Read more

Whether you’re a first-time buyer or looking into getting another car, a vehicle with a diesel engine is a good choice.  This option will not only afford you a little more power but also greater fuel efficiency.

When you’re at the showroom, bear in mind that your vehicle should not only look good but feel good as well. Make sure you look past the slick exterior of the car and pay attention to what matters the most: the engine. Here’s why you should choose diesel over gasoline.

Fewer Parts

Unlike cars with gasoline engines, diesel cars don’t require frequent tune-ups. This is mainly because instead of having a spark plug system, diesel engines use air that is compressed at a very high temperature to ignite its fuel. The absence of a spark plug and other distributors means a longer stretch between service appointments, thereby reducing maintenance costs and saving you time.

Lower Maintenance

Diesel-fueled cars need to undergo regular maintenance but not as frequently as gasoline cars. Routine check-ups maintain your car’s performance and keep engine problems such as electrical or pump failures from happening. Also, through maintenance and service appointments, you can have a diagnosis of whatever issue your car may have. By being aware of these potential problems, whether it’s a basic oil change or a major rebuild, you can troubleshoot and provide your car with the tender loving care it needs. A common issue with diesel engine repairs is the cost. Luckily here in Midvale, exceptional yet budget-friendly diesel repair services are available. Spending on repairs won’t hurt in the long run. Cost-friendly repairs keep you and your passengers safe and your car well-maintained.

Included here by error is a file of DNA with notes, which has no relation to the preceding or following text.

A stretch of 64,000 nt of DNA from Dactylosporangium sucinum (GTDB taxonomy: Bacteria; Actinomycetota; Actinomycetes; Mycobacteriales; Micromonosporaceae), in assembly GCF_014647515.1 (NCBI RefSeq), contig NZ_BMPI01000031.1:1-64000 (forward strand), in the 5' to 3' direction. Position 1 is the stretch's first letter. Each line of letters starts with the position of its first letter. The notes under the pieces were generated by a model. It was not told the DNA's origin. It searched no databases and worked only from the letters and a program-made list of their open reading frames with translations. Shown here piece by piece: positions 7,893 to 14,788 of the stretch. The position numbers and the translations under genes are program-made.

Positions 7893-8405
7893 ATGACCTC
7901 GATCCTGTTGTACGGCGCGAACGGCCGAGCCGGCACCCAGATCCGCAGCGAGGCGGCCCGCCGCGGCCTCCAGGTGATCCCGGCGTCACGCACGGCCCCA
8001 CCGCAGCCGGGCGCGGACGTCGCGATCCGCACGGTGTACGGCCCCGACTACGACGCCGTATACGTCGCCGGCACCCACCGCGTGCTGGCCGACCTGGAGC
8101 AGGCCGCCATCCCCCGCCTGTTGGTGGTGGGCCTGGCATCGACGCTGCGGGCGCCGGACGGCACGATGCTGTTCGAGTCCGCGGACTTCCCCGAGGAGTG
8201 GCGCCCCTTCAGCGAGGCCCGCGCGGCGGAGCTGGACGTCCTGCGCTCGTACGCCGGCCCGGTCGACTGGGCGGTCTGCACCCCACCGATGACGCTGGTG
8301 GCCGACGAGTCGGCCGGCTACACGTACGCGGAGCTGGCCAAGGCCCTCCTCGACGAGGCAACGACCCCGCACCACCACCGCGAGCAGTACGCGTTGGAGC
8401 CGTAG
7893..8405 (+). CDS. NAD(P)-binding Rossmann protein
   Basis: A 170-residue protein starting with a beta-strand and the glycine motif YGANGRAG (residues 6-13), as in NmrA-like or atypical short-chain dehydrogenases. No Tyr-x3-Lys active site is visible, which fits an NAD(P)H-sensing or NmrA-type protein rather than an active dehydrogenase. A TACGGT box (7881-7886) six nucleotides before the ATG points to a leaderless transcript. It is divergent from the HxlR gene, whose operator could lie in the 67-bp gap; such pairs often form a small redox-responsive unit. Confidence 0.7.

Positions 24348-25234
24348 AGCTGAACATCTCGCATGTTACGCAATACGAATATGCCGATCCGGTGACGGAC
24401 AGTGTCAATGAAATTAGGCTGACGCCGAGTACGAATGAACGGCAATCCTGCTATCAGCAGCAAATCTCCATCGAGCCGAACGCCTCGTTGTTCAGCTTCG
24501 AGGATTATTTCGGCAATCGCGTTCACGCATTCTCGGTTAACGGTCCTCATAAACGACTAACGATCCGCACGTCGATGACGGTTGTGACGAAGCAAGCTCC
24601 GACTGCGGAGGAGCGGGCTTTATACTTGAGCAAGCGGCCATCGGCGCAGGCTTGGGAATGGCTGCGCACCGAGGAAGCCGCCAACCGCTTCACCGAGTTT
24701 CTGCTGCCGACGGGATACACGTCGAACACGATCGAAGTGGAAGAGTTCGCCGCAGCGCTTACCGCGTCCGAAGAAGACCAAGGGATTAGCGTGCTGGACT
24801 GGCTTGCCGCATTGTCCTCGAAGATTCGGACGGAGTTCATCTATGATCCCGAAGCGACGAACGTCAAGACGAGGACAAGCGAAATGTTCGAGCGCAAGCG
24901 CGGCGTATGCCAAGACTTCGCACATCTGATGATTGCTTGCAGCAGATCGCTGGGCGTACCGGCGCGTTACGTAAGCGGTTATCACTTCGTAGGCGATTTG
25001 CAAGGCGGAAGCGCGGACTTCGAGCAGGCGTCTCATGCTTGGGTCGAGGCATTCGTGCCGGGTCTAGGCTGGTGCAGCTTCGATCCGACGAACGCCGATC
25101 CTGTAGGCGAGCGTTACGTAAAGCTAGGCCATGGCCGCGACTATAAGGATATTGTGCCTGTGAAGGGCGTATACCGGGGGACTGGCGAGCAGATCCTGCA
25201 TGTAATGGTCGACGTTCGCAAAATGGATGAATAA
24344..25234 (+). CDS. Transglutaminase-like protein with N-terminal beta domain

Better Fuel Economy

Fuel prices change constantly and one of a buyer’s top priority when buying a car is how much money they will be able to save at a gasoline station. Diesel engines generate better fuel mileage than gasoline engines simply because of its combustion process. The high compression ratio that is exerted when igniting the engine produces more power yet burns less fuel.

Increased Performance

The fact that diesel engines burn less fuel yet produce more power make for the vehicle’s increased torque. You notice this, significantly, when you’re accelerating from a stopped position or when making a sharp turn. The extra boost from a diesel engine gets the car moving more quickly and with greater power. Torque also relates to your car’s ability to pull loads and accelerate briskly. This is why most trucks and big, bulky cars use diesel engines.

Cleaner Emission

Through changes in technology and fuel economy, the dark soot and black smoke diesel cars used to emit have become things of the past. Today, diesel cars run cleanly, in compliance with the very strict emission standards of the U.S. Environmental awareness keener, these days, and people have gone as far as using bio-diesel. This eco-friendly substitute is made from renewable sources that emit clean energy.

Over time and through technological advancements, diesel engines have grown to be …

Read more